LER GI, PWO KAREN HILLTRIBE, THAILAND, SOPMOEi ARTS
Ler Gi is 38; she has three children. She started weaving when she was 14. She and her husband belong to the Pwo Karen hilltribe in Thailand (Interesting fact – the Pwo Karen people are a matriarchal society, and are known for being peaceful although they have been persecuted in Myanmar and had to flee as refugees to Thailand). Ler Gi and her husband have two jobs. They are farmers. During the rainy season they grow rice, and during the winter months they grow corn and garlic.
"We are the lucky ones here," says Ler Gi.
"Everyone around us are farmers; if the seasons are good, the income is reasonable. But if prices are poor, times become difficult. But those of us who weave here have a second job to go to, after we have spent some time in the fields. When the day grows hot, all the farmers return home. At home most of the farmers have nothing more to do. But for our weaving group, we return home to a second job, and a second income."
Ler Gi's hopes, and her contentment, is laser focused on her three children. "My husband and I only received a 4 year education," she says. "We have no unrealistic ambitions for ourselves. Everything that we do is for our children; it is for them to dream, not for us. For us, we strive to cover only the necessities of life; to be without want." She is fiercely ambitious for their children; to do this they have moved from the mountains to the valley, to hold down two jobs, from where they are building the foundations for their children.
KEVSAR, YALLA TRAPPAN
Kevsar has been in Sweden since 1986. Her husband came to sweden as a political refugee. In Macedonia she had a great career, having had her own company for 11 years. Kevsar was very sad to leave everything behind, and move to a new country.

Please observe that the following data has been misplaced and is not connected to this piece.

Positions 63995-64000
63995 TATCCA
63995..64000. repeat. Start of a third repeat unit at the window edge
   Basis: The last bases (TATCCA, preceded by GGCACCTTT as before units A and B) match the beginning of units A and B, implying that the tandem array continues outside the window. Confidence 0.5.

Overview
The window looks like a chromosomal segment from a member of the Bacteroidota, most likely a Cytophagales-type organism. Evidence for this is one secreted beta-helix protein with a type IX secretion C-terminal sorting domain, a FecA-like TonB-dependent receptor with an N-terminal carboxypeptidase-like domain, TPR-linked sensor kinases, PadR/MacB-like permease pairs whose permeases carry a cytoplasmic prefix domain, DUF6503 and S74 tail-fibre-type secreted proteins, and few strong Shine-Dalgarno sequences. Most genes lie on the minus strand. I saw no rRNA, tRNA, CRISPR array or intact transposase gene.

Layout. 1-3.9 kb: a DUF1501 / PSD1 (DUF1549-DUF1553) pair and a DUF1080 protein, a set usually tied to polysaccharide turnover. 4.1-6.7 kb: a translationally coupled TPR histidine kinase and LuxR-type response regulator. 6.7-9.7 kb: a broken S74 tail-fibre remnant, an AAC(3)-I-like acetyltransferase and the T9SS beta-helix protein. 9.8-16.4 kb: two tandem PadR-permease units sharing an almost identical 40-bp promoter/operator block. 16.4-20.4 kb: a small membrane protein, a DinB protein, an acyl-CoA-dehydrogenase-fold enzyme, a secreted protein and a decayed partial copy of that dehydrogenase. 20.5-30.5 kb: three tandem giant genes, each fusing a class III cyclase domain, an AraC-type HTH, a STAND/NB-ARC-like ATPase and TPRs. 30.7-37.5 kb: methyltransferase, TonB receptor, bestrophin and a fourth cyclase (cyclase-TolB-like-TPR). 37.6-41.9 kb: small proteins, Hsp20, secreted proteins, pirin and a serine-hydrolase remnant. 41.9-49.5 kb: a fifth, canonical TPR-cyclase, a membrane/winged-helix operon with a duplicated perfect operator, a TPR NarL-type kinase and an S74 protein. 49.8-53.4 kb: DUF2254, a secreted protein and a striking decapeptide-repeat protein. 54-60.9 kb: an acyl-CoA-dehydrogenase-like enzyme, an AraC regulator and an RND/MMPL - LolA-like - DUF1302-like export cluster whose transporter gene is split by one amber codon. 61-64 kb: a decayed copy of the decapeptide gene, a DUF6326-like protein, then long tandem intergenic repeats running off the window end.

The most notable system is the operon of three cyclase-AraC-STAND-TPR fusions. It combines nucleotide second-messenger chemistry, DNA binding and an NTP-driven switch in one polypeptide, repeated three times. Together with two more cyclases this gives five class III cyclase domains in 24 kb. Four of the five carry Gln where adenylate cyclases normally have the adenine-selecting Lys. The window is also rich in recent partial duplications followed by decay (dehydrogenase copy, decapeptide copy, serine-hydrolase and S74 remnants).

She had her 4th child here and has 6 children now. In the beginning Kevsar didn’t have a job, she couldn’t speak the language, it was difficult to adjust and she wanted to go home. However, after 11 years she was able to learn Swedish and she was feeling a little more integrated into society. And, then her husband died. She decided that she needed to find a job and that’s when she discovered Yalla Trappan.
“It means a lot to work here. It is important to work and look after my family. My dream is that everyone in my family will be healthy - we have one more wedding in the family, I am waiting for that…” says Kevsar.
Rukaia, Yalla Trappan
Rukaia comes from Homs, Syria. She had a boutique in Syria which sold dresses for weddings and provided hairstyling to customers until there was a bombing outside her shop which destroyed everything. She escaped the war in Syria and has been living in Sweden for 4 ½ years. Her children are in England and she misses them very much but is relieved to be in Europe and close enough to visit them.
She started to study when she first moved to Sweden, and then her counselor told her about a job opportunity at Yalla Trappan. Rukaia has an internship at Yalla Trappan and hopes to convert that to full time employment. She says that the move was difficult in the beginning, but she is happy and content about her future. She loves her job and wants to take care of herself. Her future dreams include her job and her children.
Noi, Yalla Trappan
Noi was born in Thailand. She moved to Sweden 6 years ago- after her husband died and she met her new husband- a swedish man. She has 2 children that are 27 years old and 18 years old from her previous relationship.
So far Noi’s experience in Sweden has been very positive- she loves nature and spends time in the forest picking mushrooms. She would, however, like to learn more swedish, and she misses her children very much. Noi worked in a shoe factory in Thailand so she was able to transfer that experience to a job at Yalla Trappan. She also loves to sew at home in her spare time. Her goals in her life include being healthy, feeling good, and earning her own money. Her dream is to someday live in the forest, perhaps on a farm.